The UAE temperature has risen significantly over the past week or too, banishing memories of the rain we had in February and March.
Our bodies take time to adjust to exercising in hot temperatures and with the peak summer about to hit home over the coming weeks, Sport360’s five simple steps will help you combat training in the sun.
Simply, you want to avoid heat exhaustion at all costs and train as efficiently and effectively as you can.
Check out our bitesize pieces of advice:
Yes, this is the most obvious pointer.
But our bodies contain around 50 to 60 per cent of water and it’s important to sustain this amount at all times – especially during exercise.
Drink frequently before, throughout and after physical activity.
If you’re running, carry a drink with you or take some loose change so you can stop off and buy some liquids.
DON’T DRINK TOO MUCH
There’s a danger that taking too many fluids onboard can cause you to overhydrate.
Technically speaking, it can lead to hyponatremia (low blood sodium) – which is when you are losing a lot of sweat and drinking too much water.
This causes an imbalance in the body and completely throws off the happy medium between sodium and water in your bloodstream.
The option to combat this is to try and build energy boosters into your workout activity.
This will help increase your electrolyte intake and decrease the likelihood of your sodium levels being affected.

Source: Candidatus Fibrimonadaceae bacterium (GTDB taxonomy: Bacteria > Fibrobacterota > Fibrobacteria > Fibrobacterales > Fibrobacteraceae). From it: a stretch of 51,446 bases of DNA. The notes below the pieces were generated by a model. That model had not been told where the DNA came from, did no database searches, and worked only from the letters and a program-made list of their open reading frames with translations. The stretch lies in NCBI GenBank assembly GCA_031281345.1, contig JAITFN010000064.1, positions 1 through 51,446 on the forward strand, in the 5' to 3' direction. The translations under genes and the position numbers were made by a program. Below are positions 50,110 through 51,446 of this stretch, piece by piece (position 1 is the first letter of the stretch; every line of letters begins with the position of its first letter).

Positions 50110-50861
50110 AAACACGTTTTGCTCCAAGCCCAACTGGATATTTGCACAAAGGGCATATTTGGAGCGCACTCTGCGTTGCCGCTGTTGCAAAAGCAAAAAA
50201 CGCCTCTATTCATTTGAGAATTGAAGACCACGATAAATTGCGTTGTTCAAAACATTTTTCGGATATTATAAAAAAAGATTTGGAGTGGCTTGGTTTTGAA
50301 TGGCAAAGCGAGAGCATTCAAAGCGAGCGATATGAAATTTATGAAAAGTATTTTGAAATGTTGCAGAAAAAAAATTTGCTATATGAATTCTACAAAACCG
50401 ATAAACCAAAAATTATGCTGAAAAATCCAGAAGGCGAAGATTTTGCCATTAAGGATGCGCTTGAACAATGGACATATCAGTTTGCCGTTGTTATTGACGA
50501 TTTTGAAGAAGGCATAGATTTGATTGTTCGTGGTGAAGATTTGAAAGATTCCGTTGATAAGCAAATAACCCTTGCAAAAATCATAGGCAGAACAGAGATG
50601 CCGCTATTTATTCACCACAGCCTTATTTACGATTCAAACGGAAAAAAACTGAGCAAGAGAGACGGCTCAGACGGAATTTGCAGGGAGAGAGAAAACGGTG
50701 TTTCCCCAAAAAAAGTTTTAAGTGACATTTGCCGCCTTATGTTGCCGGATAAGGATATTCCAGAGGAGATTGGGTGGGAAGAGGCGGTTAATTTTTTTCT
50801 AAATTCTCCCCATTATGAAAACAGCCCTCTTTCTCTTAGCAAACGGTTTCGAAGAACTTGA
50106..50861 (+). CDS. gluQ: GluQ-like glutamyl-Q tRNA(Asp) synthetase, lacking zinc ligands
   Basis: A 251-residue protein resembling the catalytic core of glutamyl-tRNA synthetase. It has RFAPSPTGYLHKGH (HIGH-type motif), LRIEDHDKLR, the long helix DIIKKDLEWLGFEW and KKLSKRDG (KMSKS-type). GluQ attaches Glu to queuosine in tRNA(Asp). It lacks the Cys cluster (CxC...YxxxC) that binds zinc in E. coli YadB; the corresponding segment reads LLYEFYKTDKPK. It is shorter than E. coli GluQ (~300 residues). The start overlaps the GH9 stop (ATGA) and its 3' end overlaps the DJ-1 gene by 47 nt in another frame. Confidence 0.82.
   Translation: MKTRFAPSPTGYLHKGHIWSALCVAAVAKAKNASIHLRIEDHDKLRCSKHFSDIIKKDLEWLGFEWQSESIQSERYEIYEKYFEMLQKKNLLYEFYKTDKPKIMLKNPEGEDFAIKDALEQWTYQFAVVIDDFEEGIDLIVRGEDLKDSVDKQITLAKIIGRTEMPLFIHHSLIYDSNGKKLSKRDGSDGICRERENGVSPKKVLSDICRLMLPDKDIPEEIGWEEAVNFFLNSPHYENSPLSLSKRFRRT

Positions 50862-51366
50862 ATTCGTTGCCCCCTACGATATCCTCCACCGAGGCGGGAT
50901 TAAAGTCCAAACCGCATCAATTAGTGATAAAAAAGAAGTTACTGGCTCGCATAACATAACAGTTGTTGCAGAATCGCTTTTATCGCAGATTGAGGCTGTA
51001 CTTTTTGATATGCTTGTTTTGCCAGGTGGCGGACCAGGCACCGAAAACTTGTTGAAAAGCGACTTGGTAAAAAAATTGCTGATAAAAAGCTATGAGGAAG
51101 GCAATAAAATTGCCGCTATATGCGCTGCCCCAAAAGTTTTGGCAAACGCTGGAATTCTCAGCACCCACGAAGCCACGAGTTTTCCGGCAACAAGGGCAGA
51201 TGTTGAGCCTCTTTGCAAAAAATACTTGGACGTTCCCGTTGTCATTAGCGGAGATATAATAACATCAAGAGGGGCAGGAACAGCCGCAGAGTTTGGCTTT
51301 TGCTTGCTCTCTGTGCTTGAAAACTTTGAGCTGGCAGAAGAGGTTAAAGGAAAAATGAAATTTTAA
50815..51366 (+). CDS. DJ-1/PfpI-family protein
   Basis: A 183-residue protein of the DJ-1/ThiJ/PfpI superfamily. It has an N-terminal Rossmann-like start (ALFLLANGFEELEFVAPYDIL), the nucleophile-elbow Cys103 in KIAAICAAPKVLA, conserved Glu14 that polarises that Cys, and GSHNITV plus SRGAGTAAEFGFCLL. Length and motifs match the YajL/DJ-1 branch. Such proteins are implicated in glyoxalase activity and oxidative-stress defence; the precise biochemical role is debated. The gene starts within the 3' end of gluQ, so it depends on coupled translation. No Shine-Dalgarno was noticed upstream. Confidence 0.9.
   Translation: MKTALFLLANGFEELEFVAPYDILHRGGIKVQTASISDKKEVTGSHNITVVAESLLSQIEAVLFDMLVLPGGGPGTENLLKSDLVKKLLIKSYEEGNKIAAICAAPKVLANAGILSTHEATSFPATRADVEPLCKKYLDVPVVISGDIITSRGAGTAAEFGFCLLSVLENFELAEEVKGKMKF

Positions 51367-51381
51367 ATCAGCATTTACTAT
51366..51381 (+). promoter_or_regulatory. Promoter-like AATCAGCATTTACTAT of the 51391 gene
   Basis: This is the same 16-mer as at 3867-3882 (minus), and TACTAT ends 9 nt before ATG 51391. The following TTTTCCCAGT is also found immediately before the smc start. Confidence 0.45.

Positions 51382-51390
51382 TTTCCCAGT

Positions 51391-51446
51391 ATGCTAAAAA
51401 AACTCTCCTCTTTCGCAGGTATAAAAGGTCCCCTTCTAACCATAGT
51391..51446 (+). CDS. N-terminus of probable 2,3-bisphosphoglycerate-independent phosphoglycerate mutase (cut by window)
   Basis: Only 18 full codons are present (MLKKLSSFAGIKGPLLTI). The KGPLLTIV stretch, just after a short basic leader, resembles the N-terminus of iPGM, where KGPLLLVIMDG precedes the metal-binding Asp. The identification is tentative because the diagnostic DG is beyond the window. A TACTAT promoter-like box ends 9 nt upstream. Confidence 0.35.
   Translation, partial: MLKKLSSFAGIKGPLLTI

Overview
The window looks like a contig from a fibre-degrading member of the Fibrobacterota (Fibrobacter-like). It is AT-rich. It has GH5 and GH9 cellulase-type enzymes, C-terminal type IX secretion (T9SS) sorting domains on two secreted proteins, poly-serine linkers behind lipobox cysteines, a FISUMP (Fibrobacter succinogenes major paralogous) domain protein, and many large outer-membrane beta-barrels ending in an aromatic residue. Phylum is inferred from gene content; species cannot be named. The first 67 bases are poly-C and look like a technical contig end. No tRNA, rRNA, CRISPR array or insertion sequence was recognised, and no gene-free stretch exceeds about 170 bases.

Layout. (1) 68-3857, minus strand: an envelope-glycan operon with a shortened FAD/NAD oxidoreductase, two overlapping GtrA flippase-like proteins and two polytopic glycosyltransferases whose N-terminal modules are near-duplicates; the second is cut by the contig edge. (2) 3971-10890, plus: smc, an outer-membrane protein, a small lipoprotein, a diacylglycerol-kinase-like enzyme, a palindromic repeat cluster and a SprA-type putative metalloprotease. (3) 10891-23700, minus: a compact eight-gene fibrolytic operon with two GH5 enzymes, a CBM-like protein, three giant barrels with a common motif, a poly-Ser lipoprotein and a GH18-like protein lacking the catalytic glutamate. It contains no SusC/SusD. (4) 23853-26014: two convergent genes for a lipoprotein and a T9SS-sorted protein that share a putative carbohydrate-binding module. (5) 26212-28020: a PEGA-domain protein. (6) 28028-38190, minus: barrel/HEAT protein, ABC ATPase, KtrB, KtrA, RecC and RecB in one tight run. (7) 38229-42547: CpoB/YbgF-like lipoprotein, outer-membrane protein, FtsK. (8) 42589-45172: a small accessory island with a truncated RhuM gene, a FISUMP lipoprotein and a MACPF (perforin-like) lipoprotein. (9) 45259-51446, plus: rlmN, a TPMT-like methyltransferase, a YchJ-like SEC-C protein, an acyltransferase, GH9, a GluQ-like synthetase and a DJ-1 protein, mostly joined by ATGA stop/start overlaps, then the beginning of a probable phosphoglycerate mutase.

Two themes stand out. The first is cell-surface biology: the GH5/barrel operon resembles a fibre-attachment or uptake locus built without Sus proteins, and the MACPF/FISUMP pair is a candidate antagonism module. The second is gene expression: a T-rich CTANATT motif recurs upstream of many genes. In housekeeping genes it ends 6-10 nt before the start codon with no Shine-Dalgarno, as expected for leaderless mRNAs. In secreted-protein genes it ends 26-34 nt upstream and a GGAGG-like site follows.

WORKOUT IN LIGHT COLOURED CLOTHING
Light coloured clothing reflects the heat and can help keep you cooler for longer, rather than dark coloured workout kit which quickly absorbs the heat.
Loose-fitted clothing will help reduce sweat too, that said, compression gear can actually help stop the onset of muscle soreness and fatigue.
There’s no real right or wrong here, but it’s worth bearing these options in mind.
AVOID EXERCISING IN PEAK SUN
The midday and early afternoon sun in the UAE is brutal, especially in the height of the summer.
Temperatures eclipse 40 degrees comfortably and exercising in such conditions quickly leads to fatigue, dizziness, muscle soreness and dehydration.
Alternatively, try and get outside early in the morning or exercise in the evenings instead – where the temperatures are still hot, but slightly more bearable.
KNOW WHEN TO CALL IT A DAY AND MOVE INSIDE
The key thing is to listen to your body.
If you’re struggling towards the backend of a session, don’t be afraid to stop, finish up and hydrate. There’s no point carrying on and risking further injury if your body isn’t feeling up to it.
You have to weigh up the risk but overdoing it in the heat could affect your training over the coming days and weeks.
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